In Egypt today, the stakes are lower for the U.S., since we are unlikely to be dragged into a shooting war on the Egyptian military’s behalf. But that’s partially because we’ve given them enough weapons to do all the shooting for themselves. Which means our patronage has created a different kind of problem: Even absent an actual military footprint, we’ve been dragged permanently into Egypt’s domestic politics, where we’re seen — for understandable reasons as well as conspiratorial ones — as the real power behind whatever the state decides to do.

In the 1980s and 1990s, that seemed a price worth paying, since a bought-and-paid-for (and Israel-friendly) Egypt was preferable to either a hostile secular dictatorship in the style of Nasser’s regime or a hostile religious dictatorship in the style of postrevolutionary Iran. (Prerevolutionary Iran being another case, of course, where an American patron-client relationship ended badly for all concerned.)

The events of Sept. 11 made the price seem considerably steeper, since the terrorist attacks were, in part, a case of client-state blowback. Al Qaeda’s mission and worldview were forged in Egypt’s prisons, and the 9/11 plot itself was spearheaded by a young Egyptian, Mohamed Atta, who made no distinction between his country’s rulers and their American patrons.

Still, given the post-9/11 situation, it was understandable that our aid kept flowing and our close relationship endured. And it was understandable, too, that the Obama White House would hesitate to upset the relationship in the last few years, with Egypt in the throes of what seemed as if it might be a democratic revolution.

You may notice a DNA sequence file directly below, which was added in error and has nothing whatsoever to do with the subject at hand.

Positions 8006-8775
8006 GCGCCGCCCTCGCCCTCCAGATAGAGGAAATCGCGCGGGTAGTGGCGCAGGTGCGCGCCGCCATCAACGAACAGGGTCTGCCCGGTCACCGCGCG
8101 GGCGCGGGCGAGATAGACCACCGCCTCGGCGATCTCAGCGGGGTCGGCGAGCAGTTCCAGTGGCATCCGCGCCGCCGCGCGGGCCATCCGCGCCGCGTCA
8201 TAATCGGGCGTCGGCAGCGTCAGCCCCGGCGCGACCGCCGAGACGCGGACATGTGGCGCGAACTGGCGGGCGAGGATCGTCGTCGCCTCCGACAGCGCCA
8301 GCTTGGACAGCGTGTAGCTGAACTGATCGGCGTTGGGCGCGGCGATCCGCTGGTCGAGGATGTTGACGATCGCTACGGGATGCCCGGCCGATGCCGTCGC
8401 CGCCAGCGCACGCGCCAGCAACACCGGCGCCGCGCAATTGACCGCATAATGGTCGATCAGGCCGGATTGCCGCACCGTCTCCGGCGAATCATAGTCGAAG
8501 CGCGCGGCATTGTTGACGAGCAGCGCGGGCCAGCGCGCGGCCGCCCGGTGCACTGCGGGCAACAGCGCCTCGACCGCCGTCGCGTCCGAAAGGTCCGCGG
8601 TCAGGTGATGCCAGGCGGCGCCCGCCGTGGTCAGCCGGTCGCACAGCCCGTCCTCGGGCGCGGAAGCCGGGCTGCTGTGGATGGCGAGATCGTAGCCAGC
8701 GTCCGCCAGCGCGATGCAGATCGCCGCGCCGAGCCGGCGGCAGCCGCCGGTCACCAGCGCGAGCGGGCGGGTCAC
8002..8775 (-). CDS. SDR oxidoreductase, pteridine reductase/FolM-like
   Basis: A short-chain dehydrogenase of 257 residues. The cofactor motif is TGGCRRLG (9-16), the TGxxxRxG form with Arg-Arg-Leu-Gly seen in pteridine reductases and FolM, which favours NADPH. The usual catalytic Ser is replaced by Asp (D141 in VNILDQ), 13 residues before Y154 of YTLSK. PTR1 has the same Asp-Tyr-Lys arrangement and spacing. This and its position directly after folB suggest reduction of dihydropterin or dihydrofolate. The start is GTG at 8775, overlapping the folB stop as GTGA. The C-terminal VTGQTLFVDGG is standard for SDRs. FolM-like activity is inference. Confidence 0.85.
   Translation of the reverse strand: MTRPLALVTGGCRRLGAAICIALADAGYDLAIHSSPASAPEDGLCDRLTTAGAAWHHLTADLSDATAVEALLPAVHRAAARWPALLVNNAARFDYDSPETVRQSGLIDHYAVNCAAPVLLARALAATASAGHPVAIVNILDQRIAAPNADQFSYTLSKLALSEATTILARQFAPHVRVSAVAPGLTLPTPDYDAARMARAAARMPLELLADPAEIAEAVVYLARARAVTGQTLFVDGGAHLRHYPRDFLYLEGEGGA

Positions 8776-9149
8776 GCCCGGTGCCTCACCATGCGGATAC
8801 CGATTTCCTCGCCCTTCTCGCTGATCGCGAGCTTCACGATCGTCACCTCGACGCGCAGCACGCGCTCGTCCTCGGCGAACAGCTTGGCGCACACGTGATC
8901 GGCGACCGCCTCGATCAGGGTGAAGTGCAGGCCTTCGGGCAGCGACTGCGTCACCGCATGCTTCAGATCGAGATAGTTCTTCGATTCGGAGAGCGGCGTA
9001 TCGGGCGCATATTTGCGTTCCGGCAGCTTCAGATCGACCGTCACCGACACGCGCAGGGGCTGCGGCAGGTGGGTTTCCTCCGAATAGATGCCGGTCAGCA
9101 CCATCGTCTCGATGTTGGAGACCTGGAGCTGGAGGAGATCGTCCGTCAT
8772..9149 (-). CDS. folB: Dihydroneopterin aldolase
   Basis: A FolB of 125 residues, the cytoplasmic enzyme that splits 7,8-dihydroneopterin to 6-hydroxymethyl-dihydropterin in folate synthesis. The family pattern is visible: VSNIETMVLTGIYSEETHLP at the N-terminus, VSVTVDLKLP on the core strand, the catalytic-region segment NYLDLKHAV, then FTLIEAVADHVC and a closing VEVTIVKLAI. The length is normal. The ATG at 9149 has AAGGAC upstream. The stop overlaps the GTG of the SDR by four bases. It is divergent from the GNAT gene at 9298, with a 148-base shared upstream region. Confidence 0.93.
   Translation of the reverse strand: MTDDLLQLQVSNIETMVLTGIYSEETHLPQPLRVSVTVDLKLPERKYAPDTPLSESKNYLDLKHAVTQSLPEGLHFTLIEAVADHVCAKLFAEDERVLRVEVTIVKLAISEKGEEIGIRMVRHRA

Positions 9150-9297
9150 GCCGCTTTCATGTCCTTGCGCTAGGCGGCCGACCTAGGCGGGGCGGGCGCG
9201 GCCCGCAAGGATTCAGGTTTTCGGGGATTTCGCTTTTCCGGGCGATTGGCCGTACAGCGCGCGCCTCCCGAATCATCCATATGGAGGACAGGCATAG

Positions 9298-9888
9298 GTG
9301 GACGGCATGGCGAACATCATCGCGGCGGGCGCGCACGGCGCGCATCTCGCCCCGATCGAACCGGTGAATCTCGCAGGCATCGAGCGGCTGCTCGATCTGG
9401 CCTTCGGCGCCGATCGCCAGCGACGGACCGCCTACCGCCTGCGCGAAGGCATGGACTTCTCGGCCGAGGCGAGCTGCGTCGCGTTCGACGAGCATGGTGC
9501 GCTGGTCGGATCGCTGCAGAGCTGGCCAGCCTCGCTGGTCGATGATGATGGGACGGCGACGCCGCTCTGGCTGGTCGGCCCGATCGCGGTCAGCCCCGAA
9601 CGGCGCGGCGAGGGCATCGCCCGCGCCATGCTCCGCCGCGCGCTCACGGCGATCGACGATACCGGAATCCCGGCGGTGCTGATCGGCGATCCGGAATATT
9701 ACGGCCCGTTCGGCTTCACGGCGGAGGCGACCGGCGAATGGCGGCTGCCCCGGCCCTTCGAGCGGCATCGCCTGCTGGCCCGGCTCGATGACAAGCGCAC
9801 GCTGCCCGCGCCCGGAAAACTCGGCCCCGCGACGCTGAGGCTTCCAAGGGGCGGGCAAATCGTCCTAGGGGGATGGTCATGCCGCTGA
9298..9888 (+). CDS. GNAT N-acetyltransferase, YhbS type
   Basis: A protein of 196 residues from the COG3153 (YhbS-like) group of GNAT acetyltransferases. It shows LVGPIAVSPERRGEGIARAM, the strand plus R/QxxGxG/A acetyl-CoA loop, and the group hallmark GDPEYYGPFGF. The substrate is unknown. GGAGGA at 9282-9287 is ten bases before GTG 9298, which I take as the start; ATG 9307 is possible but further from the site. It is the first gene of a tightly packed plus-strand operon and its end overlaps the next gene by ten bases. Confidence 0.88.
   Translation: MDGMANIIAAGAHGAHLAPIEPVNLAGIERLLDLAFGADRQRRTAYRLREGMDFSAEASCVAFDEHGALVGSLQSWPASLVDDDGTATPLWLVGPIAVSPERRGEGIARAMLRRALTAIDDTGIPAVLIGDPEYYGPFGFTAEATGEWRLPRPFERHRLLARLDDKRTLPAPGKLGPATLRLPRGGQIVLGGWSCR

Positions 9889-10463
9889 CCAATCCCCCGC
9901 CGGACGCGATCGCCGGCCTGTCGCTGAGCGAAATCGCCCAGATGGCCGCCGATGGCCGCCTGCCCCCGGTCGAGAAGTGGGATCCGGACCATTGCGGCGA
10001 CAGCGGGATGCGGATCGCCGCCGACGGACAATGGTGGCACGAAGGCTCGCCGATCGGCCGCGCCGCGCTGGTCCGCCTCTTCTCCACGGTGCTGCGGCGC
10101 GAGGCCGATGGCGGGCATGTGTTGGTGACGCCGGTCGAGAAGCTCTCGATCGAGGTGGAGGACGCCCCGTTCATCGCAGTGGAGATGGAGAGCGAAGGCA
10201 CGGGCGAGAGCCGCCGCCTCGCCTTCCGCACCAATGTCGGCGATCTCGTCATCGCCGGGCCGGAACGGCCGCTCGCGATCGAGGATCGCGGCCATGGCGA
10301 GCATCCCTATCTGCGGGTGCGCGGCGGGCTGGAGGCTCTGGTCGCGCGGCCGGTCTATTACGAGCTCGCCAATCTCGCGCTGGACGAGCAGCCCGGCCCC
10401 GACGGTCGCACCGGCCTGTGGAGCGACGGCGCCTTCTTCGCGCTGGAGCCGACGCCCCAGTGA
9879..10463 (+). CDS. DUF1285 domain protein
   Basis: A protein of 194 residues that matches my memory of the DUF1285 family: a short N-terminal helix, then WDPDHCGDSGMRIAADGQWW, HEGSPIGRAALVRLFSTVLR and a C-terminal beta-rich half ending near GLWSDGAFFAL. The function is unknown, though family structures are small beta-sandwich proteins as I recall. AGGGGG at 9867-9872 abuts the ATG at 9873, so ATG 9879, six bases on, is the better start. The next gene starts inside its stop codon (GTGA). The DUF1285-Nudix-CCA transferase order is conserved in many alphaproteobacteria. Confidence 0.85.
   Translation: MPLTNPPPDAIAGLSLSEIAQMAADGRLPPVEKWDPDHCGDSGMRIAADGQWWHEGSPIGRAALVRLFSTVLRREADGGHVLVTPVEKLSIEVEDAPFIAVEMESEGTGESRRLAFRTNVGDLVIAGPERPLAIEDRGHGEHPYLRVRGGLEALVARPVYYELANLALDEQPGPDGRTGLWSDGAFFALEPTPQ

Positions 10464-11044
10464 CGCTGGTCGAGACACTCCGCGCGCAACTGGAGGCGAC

Now, though, the calculus has to change. Egypt is rolling back into authoritarianism along a track that’s soaked in blood. The cycle of crackdown-radicalization, crackdown-radicalization is likely to get worse, the cost of being intimately tied to the military regime is getting higher, and the window for demonstrating that America’s favor really is conditional is closing fast.

Right now, the Obama administration is trapped by its client state the way that great-power patrons often are. Because our aid to Egypt is our most obvious leverage over its military, and because we can really only pull that lever once, Washington is afraid to follow through and do it.

But leverage can be lost through inaction as well. If we can’t cut the Egyptian military off amid this blood bath, we’re basically proving that we never, ever will.

Far better to act like the superpower we are, and make an end. It’s time, and past time, to let this client go.

And now here’s MoDo’s latest rant (and she does love her little alliterations and plays on words, doesn’t she…):

Clinton nostalgia is being replaced by Clinton neuralgia.

Why is it that America’s roil family always seems better in abstract than in concrete? The closer it gets to running the world once more, the more you are reminded of all the things that bugged you the last time around.

The Clintons’ neediness, their sense of what they are owed in material terms for their public service, their assumption that they’re entitled to everyone’s money.

Are we about to put the “For Rent” sign back on the Lincoln Bedroom?

If Americans are worried about money in politics, there is no larger concern than the Clintons, who are cosseted in a world where rich people endlessly scratch the backs of rich people.

They have a Wile E. Coyote problem; something is always blowing up. Just when the Clintons are supposed to be floating above it all, on a dignified cloud of do-gooding leading into 2016, pop-pop-pop, little explosions go off everywhere, reminding us of the troubling connections and values they drag around.